Let’s look at a simple example. In this I won’t be accounting for link position or the small percentage of PageRank bleed that occurs with every link to stop every site’s PageRank from approaching infinity. If a homepage links to 100 internal pages it will pass 1% of its weight to each page. If that same homepage contained only 20 links each internal page would get 5%. This is PageRank and understanding it is critical for designers and SEO’s alike to insure that as weight passes between pages on a website, that it does so in a way that gives the most weight to the pages that require it either by search difficulty or by user navigation patterns.
The vast majority of Google algorithm updates have focused on one of two areas:
Enhancements – This includes algorithms such as Penguin that are designed to enhance the PageRank algorithm.
Bolt Ons – This includes algorithms such as Page Layout and are designed as bolt ons. That is, they are designed to address issues PageRank cannot and are built to address issues with user experience and PageRank flow skewed by other internal factors.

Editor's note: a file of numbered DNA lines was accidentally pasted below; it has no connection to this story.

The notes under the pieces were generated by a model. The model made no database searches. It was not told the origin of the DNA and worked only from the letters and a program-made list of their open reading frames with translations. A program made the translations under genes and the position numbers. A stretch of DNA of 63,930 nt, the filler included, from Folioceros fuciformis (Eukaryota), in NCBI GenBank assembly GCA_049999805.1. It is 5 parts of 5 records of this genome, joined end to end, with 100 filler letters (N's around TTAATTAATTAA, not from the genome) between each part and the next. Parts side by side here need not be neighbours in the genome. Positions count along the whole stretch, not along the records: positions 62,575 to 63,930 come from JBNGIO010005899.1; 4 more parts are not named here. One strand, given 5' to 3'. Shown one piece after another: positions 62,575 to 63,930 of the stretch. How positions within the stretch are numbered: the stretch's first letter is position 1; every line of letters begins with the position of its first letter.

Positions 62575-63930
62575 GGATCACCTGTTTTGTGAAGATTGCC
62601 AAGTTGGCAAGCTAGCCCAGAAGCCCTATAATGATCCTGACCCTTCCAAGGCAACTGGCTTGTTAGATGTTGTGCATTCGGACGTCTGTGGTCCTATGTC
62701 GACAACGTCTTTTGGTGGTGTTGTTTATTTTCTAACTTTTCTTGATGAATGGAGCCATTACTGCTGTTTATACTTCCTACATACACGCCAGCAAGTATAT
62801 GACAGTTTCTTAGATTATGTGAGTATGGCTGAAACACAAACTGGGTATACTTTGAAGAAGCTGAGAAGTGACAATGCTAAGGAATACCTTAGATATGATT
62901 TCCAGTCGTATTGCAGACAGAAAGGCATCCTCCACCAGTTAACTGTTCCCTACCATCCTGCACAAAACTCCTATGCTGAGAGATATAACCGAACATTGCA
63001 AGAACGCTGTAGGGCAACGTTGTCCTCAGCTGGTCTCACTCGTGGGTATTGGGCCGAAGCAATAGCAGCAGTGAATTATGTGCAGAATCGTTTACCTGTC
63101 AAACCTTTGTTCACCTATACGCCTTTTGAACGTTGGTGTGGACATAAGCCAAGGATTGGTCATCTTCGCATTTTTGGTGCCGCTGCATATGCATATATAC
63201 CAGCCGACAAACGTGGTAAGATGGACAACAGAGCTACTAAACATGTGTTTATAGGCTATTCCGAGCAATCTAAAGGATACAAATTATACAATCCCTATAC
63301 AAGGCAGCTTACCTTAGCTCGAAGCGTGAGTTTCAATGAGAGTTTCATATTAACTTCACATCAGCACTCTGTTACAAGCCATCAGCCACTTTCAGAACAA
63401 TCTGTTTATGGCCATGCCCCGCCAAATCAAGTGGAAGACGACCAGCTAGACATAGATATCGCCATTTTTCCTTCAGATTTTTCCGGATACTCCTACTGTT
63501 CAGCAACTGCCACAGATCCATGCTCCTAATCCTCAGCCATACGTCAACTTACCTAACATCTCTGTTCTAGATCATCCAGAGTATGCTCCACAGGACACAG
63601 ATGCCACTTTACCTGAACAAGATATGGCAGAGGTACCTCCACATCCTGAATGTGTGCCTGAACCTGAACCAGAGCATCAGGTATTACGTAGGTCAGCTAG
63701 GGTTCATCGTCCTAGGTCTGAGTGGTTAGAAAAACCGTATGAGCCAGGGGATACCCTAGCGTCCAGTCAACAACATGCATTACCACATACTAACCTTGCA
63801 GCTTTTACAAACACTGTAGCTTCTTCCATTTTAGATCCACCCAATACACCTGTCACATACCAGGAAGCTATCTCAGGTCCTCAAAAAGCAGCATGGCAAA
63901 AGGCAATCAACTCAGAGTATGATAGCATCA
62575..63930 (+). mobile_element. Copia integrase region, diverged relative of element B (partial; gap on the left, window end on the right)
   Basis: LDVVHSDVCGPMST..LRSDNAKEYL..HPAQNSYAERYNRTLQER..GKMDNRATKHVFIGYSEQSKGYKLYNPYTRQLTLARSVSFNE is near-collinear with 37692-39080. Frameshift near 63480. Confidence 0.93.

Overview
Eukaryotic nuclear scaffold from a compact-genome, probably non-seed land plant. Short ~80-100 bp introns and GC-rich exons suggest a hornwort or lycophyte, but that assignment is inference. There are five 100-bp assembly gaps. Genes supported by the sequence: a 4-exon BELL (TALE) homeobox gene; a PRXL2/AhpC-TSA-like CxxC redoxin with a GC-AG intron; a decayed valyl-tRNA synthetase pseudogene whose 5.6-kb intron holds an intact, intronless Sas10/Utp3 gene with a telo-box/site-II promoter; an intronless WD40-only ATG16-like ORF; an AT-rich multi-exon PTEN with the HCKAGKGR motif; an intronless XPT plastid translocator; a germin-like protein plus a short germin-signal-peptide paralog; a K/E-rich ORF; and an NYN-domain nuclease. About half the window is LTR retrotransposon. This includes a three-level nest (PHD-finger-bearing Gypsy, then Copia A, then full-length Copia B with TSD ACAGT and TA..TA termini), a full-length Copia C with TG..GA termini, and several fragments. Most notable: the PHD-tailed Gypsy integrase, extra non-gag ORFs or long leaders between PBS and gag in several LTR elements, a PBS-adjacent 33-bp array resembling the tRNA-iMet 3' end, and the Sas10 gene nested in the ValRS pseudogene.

When we look to the algorithm updates we’ll find that essentially all of them fit into one of these two categories (not 100% … but most). They are designed to either enhance PageRank or to protect it from other design and SEO tactics.
In The End
Like it or not, PageRank is and will remain one of the critical algorithms to understand and to help put other updates into the right context. It dictates how weight passes from other sites to yours and how weight passes between the pages on your site. Read the patents, understand them. Even if that green bar disappears for good … understanding the intent and purpose of PageRank will help you understand the intent and purpose of Google’s organic search algorithm and the updates in contains.
Dave Davies is the CEO and founder of Beanstalk Internet Marketing, Inc. He's been involved in the SEO industry since 2001 starting as an inhouse SEO for a web hosting company, moving to affiliate marketing and finally starting Beanstalk.
He speaks regularly at conferences and hosts a weekly radio show with Jim Hedger called Webcology on WebmasterRadio.fm.